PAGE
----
A friend sent me a link to a little story about the amount of energy available to a person with chronic illness, a way to explain how chronic illness changes your life. This co-worker feels that grief and chronic illness are the same...I’m not sure what to think about that, but appreciate her intention. The link, by the way, is http://www.butyoudontlooksick.com/articles/personal-essays/the-spoon-theory-written-by-christine-miserandino/. Anyway, in our support group we refer to the same idea as our ‘budget’. How much money we have in our budget to put towards all the costs of the day - mental, emotional, physical, psychological and otherwise. How to grow it, how it changes, and mostly how it’s hard to plan because you don’t always know how much money you actually have, or how much something is going to cost. Especially when you’re still learning about grief. And I think you’re always learning when you’re in it.
Early on I was very aware that even the most basic things depleted the account. A shower, a phone call, a few emails. Then an errand out of the house. Seeing a friend or co-worker for the first time after Anna died. As time goes on and you begin to do more, it feels like people expect at least that from you (isn’t that how it always goes? Whatever you do, the expectation becomes you can do at least that and more. When does ‘more’ become ‘enough’? Is it just our culture or has that been the way of it amongst humans for centuries?). But I digress. The point is, I became aware of just how much energy it takes to do basic everyday things when we returned from Italy, when it took 2 days just to rebuild reserves to have a conversation with someone other than Brad.
Since we’ve been back, I’ve returned to work at school for 4-6 hours two days/week, and full days when assigned to the hospital (over Memorial Day weekend, yesterday, tomorrow). We went to Faith’s Lodge last weekend Fri-Sun with our Infant Loss Support Group, which was good but of course draining it its own right. Plus I’ve been sick with some sore throat/coughing/laryngitis thing since a week ago Wednesday (with little to no voice during the FL weekend, wouldn’t you know). The voice is better, but I still feel tired - hard to know if it’s the illness, the hypothyroidism, lack of sleep from coughing at night, or all three. I’ve wanted to blog several times, it feels like so much is happening, but find I don’t have the brain power. Same thing for phone calls and emails. The ‘budget’ doesn’t allow for everyday routines and needs, work, AND personal relationship/communication/journaling. It’s been sort of a reminder of what we’re dealing with, maybe the dangers and pitfalls of the grieving. Or the sick and chronically ill. Start to feel better, take on new stuff, only to find you have to give up something else because you didn’t realize how much money - or how many spoons - it was going to cost you. *sigh* All those experts are not kidding when they say that grief is work. It is. You work all the livelong day.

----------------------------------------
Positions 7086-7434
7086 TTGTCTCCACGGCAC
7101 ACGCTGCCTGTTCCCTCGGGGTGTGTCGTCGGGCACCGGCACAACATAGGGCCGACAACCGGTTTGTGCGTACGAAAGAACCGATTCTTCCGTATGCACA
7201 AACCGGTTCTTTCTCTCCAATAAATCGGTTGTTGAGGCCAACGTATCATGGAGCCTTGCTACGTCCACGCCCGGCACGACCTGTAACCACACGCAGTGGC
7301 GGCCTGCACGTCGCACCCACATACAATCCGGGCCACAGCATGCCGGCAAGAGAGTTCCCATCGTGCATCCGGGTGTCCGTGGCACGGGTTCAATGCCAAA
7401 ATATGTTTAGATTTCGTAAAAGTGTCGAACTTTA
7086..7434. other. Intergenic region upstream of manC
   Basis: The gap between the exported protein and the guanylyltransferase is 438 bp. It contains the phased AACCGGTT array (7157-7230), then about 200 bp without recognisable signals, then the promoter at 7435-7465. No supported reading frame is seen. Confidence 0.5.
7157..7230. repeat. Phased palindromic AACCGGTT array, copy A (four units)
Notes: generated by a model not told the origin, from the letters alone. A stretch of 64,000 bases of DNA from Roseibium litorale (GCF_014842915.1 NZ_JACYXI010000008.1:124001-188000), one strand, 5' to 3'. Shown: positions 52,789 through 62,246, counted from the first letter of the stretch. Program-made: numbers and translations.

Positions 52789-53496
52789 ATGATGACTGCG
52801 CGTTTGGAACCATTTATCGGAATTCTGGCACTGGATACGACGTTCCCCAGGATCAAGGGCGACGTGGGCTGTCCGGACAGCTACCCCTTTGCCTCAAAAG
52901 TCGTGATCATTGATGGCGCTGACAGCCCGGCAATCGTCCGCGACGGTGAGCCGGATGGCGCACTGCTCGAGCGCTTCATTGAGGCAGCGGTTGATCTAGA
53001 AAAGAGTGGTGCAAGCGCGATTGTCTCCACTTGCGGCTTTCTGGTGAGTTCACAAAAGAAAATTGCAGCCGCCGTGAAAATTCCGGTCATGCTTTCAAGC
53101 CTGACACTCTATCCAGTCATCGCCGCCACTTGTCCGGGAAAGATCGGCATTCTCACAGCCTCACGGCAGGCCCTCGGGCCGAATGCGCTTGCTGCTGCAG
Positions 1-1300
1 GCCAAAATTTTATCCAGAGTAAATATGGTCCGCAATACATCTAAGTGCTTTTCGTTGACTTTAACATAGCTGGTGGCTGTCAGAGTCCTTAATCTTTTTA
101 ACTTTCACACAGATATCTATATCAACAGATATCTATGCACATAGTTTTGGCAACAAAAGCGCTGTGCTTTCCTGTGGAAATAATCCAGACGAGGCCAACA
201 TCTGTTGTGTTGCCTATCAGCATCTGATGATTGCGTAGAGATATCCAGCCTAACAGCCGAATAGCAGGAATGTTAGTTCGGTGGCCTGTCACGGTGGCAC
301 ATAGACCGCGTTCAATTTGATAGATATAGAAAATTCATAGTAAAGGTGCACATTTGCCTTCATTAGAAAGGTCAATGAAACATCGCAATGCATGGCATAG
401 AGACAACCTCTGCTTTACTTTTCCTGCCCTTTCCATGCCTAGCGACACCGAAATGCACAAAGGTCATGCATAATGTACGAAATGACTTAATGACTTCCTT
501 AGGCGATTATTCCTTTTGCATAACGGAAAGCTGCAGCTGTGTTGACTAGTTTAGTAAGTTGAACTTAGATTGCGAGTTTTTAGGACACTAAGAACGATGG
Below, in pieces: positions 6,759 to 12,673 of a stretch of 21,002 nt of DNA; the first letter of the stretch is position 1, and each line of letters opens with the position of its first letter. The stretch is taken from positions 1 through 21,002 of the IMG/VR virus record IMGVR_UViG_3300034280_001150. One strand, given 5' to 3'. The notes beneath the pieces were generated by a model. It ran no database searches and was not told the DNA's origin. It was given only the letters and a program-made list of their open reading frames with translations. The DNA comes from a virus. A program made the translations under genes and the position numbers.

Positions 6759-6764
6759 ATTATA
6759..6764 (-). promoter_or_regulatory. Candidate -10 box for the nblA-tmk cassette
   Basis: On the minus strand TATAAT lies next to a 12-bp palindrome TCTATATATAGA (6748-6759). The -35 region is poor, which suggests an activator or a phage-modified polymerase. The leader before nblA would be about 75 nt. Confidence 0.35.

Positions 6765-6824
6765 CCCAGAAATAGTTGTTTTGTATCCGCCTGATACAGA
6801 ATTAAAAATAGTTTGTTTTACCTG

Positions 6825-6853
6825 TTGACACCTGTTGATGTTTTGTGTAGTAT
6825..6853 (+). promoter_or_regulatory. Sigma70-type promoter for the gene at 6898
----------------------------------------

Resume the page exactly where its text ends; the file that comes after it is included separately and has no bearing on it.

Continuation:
Maybe that’s what my co-worker means, in tying it with chronic illness. I think I resist the correlation because I need to think that it won’t feel like this forever, that grief is more temporary than chronic illness. And to be fair, things are changing. 2 months ago I could never have worked all these shifts. I don’t cry several times a day as often. Last night I participated in conversation about inane stuff like books and TV shows at a small birthday celebration, which I couldn’t have stood not that long ago - it was “Who cares about all that? Our daughter, our miracle daughter is dead and we can’t get this nightmare to change and we can’t do this...” and that’s all there was room for in our psyches. So all that is “progress”, as they say. But Brad and I (and others) will never, ever be “over” Anna. Grief will, in some form, be a part of our lives for the remainder of our lives. Apparently you just make it a smaller part. I see it happening. While I know it’s good for overall survival, I hate it at the same time. I hate going on without her, that someday her room will no longer be her room and all that will be tangibly left of her is that horrible cherished box of ashes, a few clothes, a stuffed bunny, 99 pictures and our anguish. Progress schmogress.
ANYWAY, the point of the spoons/budget conversation was to let you know that the money in my budget is being used for work and everyday necessary activities right now. Communications, as you have noticed, will be lacking for awhile. (I work Tuesday, have a conference in Rochester Friday, work 9 out of 10 days starting Wed June 23 , then the 2nd weekend in July. And Father’s Day this weekend - bleagh.... It’s alot!). My ability to initiate and even get together for social stuff will be hard too. It feels a bit like a throwback to those first many weeks. So many of you have said “Just tell me what you need.” So I’m telling. I’m gonna need life support from you all if you want to get together or connect! Or maybe just some patience to understand that it’ll be a few weeks. Thanks, you guys.